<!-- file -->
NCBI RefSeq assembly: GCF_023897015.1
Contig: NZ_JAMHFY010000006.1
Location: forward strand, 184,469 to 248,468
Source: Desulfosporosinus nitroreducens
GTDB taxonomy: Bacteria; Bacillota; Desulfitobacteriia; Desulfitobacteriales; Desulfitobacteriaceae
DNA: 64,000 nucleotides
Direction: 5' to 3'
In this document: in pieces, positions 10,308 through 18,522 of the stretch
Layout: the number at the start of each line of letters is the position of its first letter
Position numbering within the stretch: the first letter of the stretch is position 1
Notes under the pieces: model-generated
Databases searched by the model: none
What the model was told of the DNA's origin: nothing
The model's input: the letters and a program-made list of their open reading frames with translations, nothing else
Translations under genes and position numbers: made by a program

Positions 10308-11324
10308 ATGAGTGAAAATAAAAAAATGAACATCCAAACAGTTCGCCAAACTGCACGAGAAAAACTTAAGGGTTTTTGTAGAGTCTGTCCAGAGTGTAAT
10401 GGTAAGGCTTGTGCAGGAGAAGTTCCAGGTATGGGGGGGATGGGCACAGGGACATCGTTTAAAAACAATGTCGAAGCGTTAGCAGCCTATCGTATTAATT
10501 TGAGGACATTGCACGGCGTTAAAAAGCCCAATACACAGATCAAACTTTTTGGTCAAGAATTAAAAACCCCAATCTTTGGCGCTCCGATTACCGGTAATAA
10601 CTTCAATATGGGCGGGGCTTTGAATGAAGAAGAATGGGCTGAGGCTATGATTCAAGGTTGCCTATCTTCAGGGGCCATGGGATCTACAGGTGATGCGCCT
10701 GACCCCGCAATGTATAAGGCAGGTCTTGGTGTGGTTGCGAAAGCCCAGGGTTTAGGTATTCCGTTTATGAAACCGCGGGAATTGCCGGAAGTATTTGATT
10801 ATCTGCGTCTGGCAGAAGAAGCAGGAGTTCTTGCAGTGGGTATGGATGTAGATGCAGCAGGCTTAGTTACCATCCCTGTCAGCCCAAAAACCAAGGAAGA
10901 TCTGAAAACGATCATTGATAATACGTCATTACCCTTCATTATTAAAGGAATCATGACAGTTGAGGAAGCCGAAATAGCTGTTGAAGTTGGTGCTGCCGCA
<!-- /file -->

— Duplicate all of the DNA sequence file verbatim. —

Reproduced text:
NCBI RefSeq assembly: GCF_023897015.1
Contig: NZ_JAMHFY010000006.1
Location: forward strand, 184,469 to 248,468
Source: Desulfosporosinus nitroreducens
GTDB taxonomy: Bacteria; Bacillota; Desulfitobacteriia; Desulfitobacteriales; Desulfitobacteriaceae
DNA: 64,000 nucleotides
Direction: 5' to 3'
In this document: in pieces, positions 10,308 through 18,522 of the stretch
Layout: the number at the start of each line of letters is the position of its first letter
Position numbering within the stretch: the first letter of the stretch is position 1
Notes under the pieces: model-generated
Databases searched by the model: none
What the model was told of the DNA's origin: nothing
The model's input: the letters and a program-made list of their open reading frames with translations, nothing else
Translations under genes and position numbers: made by a program

Positions 10308-11324
10308 ATGAGTGAAAATAAAAAAATGAACATCCAAACAGTTCGCCAAACTGCACGAGAAAAACTTAAGGGTTTTTGTAGAGTCTGTCCAGAGTGTAAT
10401 GGTAAGGCTTGTGCAGGAGAAGTTCCAGGTATGGGGGGGATGGGCACAGGGACATCGTTTAAAAACAATGTCGAAGCGTTAGCAGCCTATCGTATTAATT
10501 TGAGGACATTGCACGGCGTTAAAAAGCCCAATACACAGATCAAACTTTTTGGTCAAGAATTAAAAACCCCAATCTTTGGCGCTCCGATTACCGGTAATAA
10601 CTTCAATATGGGCGGGGCTTTGAATGAAGAAGAATGGGCTGAGGCTATGATTCAAGGTTGCCTATCTTCAGGGGCCATGGGATCTACAGGTGATGCGCCT
10701 GACCCCGCAATGTATAAGGCAGGTCTTGGTGTGGTTGCGAAAGCCCAGGGTTTAGGTATTCCGTTTATGAAACCGCGGGAATTGCCGGAAGTATTTGATT
10801 ATCTGCGTCTGGCAGAAGAAGCAGGAGTTCTTGCAGTGGGTATGGATGTAGATGCAGCAGGCTTAGTTACCATCCCTGTCAGCCCAAAAACCAAGGAAGA
10901 TCTGAAAACGATCATTGATAATACGTCATTACCCTTCATTATTAAAGGAATCATGACAGTTGAGGAAGCCGAAATAGCTGTTGAAGTTGGTGCTGCCGCA